Or maybe: “I don’t have time to be a helicopter parent. I’m too busy taking my kid to piano, soccer, dance and drawing.”
“Helicopter parenting” is so prevalent nowadays, that I say it’s synonymous with “parenting.” We hover, help with homework, put away socks and shoes, schedule playdates, supervise playdates, enable dependence and foster a lack of exploration. Did our parents do all of this?
This past summer, the much-needed book “How to Raise an Adult” by Julie Lythcott-Haims came out, and I’m not sure I’ve ran across a more important parenting message. Not only as a parent herself, but as the former dean of freshmen and undergraduate advising at Stanford University, Lythcott-Haims has witnessed constant over-parenting and fills her pages with anecdotes, advice and honesty.
Other books with similar messages are out there, including “The Gift of Failure,” “The Overparenting Epidemic,” “You Are Not Special” and “All Joy and No Fun.” I am hoping the needle starts moving from over-parenting to simply parenting — not only for the kids’ sakes, but for the parents, too.
In my case, it hit me that my daughters (I also have 8-year-old Chloe) live a much different existence than mine at their age. I remember riding my bike to my friend’s house down the street as early as first grade. Back then, the typical advice from parents was: “Be home before the street lights come on.”
Of course, this type of plan will not happen today. Why? Well, we love our children, and we think we are being smart by keeping our kids away from potential danger.
We don’t like to put things in these salacious terms, but we assume the molester. Parents justify their overprotectiveness (AKA sheltering) because of their knowledge that there are criminals who will prey on their children. Mathematically, that simply will not happen. Fear is guiding the way.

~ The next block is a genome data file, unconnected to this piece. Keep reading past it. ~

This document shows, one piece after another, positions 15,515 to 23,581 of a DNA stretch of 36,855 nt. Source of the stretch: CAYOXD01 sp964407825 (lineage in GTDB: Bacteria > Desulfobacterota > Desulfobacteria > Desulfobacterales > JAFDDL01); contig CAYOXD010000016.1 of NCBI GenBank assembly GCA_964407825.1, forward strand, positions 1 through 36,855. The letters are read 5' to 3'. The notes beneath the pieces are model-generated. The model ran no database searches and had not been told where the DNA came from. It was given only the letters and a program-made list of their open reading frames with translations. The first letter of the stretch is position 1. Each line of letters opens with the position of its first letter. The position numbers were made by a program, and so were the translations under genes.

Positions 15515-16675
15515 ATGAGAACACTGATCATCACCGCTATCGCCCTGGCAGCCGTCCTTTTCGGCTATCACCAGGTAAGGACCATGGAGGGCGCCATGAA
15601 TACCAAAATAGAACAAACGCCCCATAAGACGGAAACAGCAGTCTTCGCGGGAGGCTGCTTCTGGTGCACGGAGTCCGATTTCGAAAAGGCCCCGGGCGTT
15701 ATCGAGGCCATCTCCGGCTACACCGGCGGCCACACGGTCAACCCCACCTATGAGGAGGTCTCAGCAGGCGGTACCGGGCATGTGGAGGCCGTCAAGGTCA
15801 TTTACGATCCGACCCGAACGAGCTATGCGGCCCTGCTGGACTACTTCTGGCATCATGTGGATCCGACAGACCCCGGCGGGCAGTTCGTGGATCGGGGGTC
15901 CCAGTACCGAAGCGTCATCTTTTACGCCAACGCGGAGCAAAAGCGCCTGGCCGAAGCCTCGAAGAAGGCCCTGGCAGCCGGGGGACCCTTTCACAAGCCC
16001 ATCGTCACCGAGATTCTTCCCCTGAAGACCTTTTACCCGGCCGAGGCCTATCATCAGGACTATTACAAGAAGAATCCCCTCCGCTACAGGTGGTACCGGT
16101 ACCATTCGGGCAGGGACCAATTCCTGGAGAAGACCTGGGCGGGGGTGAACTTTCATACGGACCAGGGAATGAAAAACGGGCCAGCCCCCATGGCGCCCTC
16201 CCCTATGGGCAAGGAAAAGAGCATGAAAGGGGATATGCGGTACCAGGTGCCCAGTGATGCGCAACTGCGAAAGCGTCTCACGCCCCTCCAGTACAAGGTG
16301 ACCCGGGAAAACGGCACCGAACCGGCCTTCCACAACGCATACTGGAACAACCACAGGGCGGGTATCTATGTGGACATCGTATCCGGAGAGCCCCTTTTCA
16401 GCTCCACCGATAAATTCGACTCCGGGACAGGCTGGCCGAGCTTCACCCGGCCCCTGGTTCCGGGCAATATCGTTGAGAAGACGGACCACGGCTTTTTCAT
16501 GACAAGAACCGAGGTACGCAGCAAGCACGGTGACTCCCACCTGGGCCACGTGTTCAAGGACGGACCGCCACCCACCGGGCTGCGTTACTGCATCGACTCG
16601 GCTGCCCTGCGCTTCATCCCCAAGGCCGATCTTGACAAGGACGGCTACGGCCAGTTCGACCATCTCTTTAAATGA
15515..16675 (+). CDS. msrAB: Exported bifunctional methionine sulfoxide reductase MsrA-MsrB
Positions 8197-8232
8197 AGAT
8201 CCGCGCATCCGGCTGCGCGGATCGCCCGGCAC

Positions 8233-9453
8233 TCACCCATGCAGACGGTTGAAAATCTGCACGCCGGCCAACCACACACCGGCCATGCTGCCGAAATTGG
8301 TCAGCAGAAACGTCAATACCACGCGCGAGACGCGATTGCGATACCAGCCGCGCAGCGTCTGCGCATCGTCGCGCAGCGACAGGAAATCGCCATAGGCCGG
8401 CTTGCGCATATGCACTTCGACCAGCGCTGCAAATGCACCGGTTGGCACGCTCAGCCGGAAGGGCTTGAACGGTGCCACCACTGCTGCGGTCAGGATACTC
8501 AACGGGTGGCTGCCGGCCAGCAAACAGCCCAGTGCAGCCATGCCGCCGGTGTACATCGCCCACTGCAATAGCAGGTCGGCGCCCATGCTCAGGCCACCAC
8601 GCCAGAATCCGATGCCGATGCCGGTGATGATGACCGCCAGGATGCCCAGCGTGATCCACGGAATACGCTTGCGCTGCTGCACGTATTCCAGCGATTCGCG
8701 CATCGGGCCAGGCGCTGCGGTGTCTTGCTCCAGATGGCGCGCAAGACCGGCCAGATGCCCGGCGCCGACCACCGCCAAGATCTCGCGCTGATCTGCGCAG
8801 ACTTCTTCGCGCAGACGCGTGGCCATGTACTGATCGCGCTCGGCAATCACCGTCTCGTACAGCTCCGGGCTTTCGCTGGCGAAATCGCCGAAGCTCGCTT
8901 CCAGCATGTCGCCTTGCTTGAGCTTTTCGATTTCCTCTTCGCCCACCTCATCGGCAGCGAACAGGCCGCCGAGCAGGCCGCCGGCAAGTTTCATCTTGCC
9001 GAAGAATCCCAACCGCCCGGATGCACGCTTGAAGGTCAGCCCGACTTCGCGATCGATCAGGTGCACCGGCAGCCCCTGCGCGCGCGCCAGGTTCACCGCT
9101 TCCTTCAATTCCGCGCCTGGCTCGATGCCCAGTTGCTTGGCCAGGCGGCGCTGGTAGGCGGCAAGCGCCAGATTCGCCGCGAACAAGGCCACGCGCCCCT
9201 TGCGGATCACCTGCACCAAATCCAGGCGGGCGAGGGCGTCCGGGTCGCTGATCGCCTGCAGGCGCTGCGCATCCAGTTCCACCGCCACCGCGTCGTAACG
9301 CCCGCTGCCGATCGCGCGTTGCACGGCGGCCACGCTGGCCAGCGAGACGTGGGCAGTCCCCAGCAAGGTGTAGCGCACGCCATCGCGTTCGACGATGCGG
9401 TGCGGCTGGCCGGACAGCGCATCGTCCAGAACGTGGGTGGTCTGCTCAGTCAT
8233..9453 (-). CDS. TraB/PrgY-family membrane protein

By being so protective, we are implicitly telling our children that the world is a place of fear. Is that really the message we want to impart? If we never give them steps toward independence, when will they ever be independent?
So of late, I have refused to let fear rule my parenting. I have shifted my parenting to be more of a mere consultant with my daughters, to free them of my “checking up on them” and never — yes, never — look at their homework.
But do you know what the biggest obstacle I face with my shift in parenting has been? It’s been my children themselves.
They do not know what to do with this newfound freedom because they’re not used to it and it’s not what they see with their friends. My fifth grader has absolutely no desire to ride her bike to a friend’s house. The culture of helicopter parenting is so omnipotent, that it is no easy task to all of a sudden start anew.
At my daughters’ elementary school, many parents walk with their children from their cars to the classrooms. This year, I said that it was time for me to stop that. My fifth grader looked at me with shock and said, “What do you mean? We have to cross the street.”
On the first day without me, my daughters crossed the street, did not get hit by a car and survived. I saw that they joined a fifth-grade friend, who was with her mother. The mother was carrying the student’s backpack, and the child carried nothing.
Oh God, is there hope?
Well, I’ve found some signs in pop culture that might show others are on my wavelength. If you google helicopter parents or over-parenting, there are plenty of helpful websites out there. There are even quizzes that parents can take to see if they are over-parenting.
But here’s the funny thing: Would our parents even discuss parenting?
Heck no. I think we simply have to blend our parents’ overly hands-off approach with our over-the-top hands-on approach.
Fast forward to my daughter’s birthday party at age 10. I was reforming my ways as a helicopter parent and did my best to not mettle with my daughter and her friends. Age 10 is much different than 6. I noticed that the girls talked about crushes, middle school options and boys not at the party.
They looked so far removed from having a tea party that I kind of missed the days when they were younger and their conversations were simpler and more innocent. At the party of 10-year-olds, I never jumped into their conversations or insisted on being with them. For the most part, I had myself situated across the room — nonchalantly eavesdropping on them.